Tue Dec 11, 2012, 12:46 AM

14. Not to pick a fight,

but there is no such thing as a "public charter school." They don't have to be corporate run to qualify as a private school that is set up to get public money.

Charter schools are NOT public schools. There is a LOT more to being a public school than taking taxpayer money.

"Reformers" used to come up with that junk of calling charter schools "public schools," but nowadays the reformers don't pretend these schools to be anything other than private schools that are set up to get public money.

As far as I am concerned, charter schools should have all taxpayer money cut off. If any are any good, let them operate as the private schools they truly are and charge tuition.

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Response to duffyduff (Reply #14)

Tue Dec 11, 2012, 07:13 AM

15. Just to clarify

we're chartered by the county public schools, payroll and finances and auditing are handled by the same ISD employees that do all the other public schools in the area, we're unionized, all our employees are state employees like every other school, we do the same testing, we do the same auditing, and all our assets belong to the county school system. There are no private people profiting off the school, and if we closed our doors tomorrow, the building and equipment would be state assets.

The difference between us and neighborhood schools is that we operate like an open enrollment magnet (for kids with an interest in the arts, and they don't need to live within a specific district to attend). So many schools have cut their arts in favor of keeping sports. We have no sports and instead keep the arts.

And ... I'll let you have the last word if you want it because I don't want to derail this topic any further.

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Response to NeedleCast (Original post)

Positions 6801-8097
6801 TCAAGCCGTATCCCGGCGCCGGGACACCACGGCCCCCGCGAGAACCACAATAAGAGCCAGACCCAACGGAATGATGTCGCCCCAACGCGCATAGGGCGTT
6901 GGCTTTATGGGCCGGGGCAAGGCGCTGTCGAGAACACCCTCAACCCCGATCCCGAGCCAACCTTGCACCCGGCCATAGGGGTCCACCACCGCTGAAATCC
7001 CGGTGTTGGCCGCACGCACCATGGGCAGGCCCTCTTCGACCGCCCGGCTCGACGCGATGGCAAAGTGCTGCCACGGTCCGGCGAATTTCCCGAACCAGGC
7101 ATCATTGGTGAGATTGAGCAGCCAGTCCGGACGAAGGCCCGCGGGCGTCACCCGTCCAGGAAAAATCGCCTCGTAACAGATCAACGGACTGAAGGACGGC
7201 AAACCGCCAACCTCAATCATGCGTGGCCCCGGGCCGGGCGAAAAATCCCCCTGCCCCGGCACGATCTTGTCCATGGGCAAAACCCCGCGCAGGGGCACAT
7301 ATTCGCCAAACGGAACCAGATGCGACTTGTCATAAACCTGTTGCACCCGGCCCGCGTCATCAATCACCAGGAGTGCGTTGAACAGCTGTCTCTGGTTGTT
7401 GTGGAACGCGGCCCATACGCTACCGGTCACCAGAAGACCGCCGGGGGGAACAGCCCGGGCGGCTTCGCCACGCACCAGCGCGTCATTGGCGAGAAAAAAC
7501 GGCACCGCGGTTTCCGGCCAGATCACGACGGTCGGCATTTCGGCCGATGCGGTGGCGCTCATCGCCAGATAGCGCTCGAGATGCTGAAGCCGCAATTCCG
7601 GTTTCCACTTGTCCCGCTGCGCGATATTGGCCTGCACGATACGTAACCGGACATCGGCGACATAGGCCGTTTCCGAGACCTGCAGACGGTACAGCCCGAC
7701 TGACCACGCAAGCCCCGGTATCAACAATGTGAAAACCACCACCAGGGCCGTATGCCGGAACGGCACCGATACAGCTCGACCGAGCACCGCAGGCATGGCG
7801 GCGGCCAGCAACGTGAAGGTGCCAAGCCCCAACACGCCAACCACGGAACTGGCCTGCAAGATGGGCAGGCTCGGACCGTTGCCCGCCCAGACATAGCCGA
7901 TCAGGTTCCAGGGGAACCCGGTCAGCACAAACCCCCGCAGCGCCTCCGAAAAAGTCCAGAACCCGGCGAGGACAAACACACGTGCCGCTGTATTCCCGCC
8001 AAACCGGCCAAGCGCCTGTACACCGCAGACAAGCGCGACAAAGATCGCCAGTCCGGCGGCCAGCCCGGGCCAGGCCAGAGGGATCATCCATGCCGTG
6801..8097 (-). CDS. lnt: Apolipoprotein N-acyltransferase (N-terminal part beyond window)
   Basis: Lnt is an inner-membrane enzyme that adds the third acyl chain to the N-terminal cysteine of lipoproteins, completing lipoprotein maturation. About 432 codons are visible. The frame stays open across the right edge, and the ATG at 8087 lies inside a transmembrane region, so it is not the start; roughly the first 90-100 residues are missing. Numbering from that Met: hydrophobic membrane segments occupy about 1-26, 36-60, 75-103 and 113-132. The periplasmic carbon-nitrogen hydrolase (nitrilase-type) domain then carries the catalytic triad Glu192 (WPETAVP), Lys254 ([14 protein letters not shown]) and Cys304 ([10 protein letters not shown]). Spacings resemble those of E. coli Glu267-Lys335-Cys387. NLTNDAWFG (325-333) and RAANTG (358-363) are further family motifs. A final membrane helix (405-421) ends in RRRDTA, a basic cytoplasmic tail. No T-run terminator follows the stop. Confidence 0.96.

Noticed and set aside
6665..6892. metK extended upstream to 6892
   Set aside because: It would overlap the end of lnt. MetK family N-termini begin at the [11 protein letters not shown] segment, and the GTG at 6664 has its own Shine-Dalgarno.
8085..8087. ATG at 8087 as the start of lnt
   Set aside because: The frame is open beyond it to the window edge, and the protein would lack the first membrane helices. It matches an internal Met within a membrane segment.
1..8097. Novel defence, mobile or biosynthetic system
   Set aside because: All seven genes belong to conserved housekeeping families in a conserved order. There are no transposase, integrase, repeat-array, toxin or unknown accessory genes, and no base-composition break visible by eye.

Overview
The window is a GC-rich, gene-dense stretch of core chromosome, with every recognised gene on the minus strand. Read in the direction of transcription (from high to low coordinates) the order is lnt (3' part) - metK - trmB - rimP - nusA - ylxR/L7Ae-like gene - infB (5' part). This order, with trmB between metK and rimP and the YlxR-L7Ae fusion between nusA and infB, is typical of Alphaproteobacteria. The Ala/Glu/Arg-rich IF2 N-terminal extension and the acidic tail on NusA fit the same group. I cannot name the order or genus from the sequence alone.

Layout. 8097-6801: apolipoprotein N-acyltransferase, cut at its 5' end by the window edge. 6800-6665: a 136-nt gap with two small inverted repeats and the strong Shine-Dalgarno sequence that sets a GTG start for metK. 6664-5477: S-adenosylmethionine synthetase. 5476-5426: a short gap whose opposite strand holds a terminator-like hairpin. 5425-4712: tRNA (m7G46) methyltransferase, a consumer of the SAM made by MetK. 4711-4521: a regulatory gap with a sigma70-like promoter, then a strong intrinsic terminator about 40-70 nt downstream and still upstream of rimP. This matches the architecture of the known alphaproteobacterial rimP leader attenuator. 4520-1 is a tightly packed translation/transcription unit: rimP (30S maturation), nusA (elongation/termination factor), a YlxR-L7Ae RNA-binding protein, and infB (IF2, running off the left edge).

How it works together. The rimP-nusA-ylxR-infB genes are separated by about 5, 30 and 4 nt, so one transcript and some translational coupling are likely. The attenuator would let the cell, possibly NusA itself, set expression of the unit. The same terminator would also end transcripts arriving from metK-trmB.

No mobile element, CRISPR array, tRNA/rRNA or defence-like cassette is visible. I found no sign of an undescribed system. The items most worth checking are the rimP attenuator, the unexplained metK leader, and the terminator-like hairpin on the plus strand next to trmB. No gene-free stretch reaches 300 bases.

Tue Dec 11, 2012, 12:14 PM

18. Thanks All

Some great information from your posts. Giving me a lot of perspectives and a lot to think about. Thanks again!

Are there any public/private school administrators who participate on this group regularly?

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Response to NeedleCast (Original post)

Tue Dec 11, 2012, 09:47 PM

19. My boyfriend

teaches art at a private HS. He loves it. Pay isn't the greatest, no benefits, but he loves his work, which is most important.

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Response to NeedleCast (Original post)

Wed Dec 12, 2012, 08:39 AM

20. No.

Simple answer.

I still love students. I still love teaching, when I'm allowed to teach instead of drill and kill for tests.

The rest? If I had seen what teaching would become, I would have run as fast as I could in the other direction.

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Response to NeedleCast (Original post)

Wed Dec 12, 2012, 08:30 PM

21. 33 years in urban schools. Still love the kids. The rest of it blows.

I work for idiots. Add stupid state and federal policies and it doesn't always seem worth it. But I get up every day and go to school for the kids. They make all the bad parts tolerable.